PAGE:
A Republican witness gets humiliated when the author of a study he cited refutes him
During a hearing on Thursday, September 17, Bharat Ramamurti of the Congressional Oversight Commission questioned Republican Chris Edwards on the benefits of federal aid to states. Edwards, during the hearing, questioned the benefits of that type of aid. But Ramamurti skillfully used a study that Edwards cited to make a case in favor of federal aid to states — not against it.
Ramamurti, a Democrat who was appointed to the Congressional Oversight Commission by Senate Minority Leader Chuck Schumer earlier this year, noted that Edwards has claimed that a 2019 study by economics professor Valerie Rainey of the University of California shows that a dollar of federal aid to states results in less than a dollar of economic growth. And Edwards responded that yes, Rainey’s study did show that.
A Republican witness testified today that federal aid to states wouldn’t produce much economic growth. This is what… https://t.co/WgjpNiybPq— Bharat Ramamurti (@Bharat Ramamurti)1600379747.0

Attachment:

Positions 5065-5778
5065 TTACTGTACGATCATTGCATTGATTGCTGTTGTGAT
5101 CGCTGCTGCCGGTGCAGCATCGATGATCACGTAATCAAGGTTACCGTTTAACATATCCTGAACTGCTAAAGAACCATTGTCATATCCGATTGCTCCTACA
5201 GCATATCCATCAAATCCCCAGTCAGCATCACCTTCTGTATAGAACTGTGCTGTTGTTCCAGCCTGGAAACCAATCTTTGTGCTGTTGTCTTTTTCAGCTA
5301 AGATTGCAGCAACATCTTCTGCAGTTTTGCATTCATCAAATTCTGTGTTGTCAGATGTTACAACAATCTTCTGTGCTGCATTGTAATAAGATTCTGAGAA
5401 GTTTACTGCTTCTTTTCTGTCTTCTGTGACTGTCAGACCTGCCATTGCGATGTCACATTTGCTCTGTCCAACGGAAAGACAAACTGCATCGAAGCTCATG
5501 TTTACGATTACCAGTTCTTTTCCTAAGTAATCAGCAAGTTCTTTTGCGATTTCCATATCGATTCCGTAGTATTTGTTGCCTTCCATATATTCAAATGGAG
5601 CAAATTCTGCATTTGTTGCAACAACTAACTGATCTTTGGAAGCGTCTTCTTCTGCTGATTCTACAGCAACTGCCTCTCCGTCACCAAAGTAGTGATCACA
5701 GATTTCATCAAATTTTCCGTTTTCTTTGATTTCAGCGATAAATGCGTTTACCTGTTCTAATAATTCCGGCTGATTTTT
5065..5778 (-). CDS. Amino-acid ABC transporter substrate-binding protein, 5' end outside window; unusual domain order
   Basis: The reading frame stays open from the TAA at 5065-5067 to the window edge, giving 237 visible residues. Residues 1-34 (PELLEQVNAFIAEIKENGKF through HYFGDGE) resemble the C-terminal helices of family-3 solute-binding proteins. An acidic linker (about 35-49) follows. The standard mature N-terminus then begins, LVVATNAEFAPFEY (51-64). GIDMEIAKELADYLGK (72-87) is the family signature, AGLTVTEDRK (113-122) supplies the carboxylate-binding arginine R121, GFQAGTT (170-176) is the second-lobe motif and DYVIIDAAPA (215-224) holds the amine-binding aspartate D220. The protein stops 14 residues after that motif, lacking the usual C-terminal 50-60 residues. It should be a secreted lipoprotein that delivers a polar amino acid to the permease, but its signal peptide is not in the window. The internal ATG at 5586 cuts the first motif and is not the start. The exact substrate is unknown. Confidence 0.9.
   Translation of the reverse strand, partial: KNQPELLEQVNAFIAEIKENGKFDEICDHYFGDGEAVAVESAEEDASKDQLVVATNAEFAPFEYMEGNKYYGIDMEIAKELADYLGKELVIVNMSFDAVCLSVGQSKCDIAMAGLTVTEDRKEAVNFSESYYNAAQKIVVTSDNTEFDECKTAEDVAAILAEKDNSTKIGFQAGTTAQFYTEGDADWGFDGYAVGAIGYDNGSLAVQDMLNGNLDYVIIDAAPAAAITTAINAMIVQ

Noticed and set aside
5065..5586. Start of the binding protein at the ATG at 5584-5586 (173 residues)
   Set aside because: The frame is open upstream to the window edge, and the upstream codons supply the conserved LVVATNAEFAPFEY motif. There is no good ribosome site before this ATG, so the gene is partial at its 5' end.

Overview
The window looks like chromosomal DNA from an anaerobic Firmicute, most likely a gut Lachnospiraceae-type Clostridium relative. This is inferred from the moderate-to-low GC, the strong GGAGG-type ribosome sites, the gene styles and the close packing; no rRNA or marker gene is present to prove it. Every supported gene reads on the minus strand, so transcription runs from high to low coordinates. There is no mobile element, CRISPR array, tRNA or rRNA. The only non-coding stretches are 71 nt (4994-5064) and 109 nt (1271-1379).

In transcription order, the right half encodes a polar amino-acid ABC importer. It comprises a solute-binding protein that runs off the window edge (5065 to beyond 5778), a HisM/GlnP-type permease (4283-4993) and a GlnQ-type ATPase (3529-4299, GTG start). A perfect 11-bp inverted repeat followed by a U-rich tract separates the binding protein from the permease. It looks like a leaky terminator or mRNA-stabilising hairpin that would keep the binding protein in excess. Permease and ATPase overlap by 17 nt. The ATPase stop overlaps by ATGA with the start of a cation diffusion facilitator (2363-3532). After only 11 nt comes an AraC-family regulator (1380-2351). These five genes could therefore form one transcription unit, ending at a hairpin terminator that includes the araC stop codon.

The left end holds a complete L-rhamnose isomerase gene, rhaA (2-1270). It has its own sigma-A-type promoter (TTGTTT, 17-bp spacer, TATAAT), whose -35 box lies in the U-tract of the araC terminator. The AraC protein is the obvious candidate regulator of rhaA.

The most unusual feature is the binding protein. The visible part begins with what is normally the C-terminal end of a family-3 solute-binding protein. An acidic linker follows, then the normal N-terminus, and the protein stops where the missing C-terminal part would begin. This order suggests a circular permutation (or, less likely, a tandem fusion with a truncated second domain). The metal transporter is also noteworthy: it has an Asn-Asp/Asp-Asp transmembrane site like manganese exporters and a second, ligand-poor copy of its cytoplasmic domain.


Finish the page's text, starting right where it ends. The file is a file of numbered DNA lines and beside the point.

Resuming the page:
But Ramamurti offered some analysis, saying, “I actually took a careful look at the study, and it also says, later, that when monetary policy is very accommodated — in other words, when interest rates are low and will be low for a long time — government spending in the United States can generate $1.50 or more in returns for every dollar. So, as I’m sure you know, Mr. Edwards, interest rates are currently at zero. And the Fed announced yesterday that it was planning to keep them that way through 2023. So do you agree that the study you’ve cited actually suggests a return of far more than a dollar on every dollar we dedicate to state and local aid right now?”
Edwards noted that there was “a lot of uncertainty” with what Rainey said in the study. And Ramamurti responded that he had spoken to Rainey to clarify the findings of her study, noting that Rainey told him that based on the “current economic situation,” she finds that the federal return on one dollar of aid to states is likely to be “somewhere between 1.2 and 1.5.”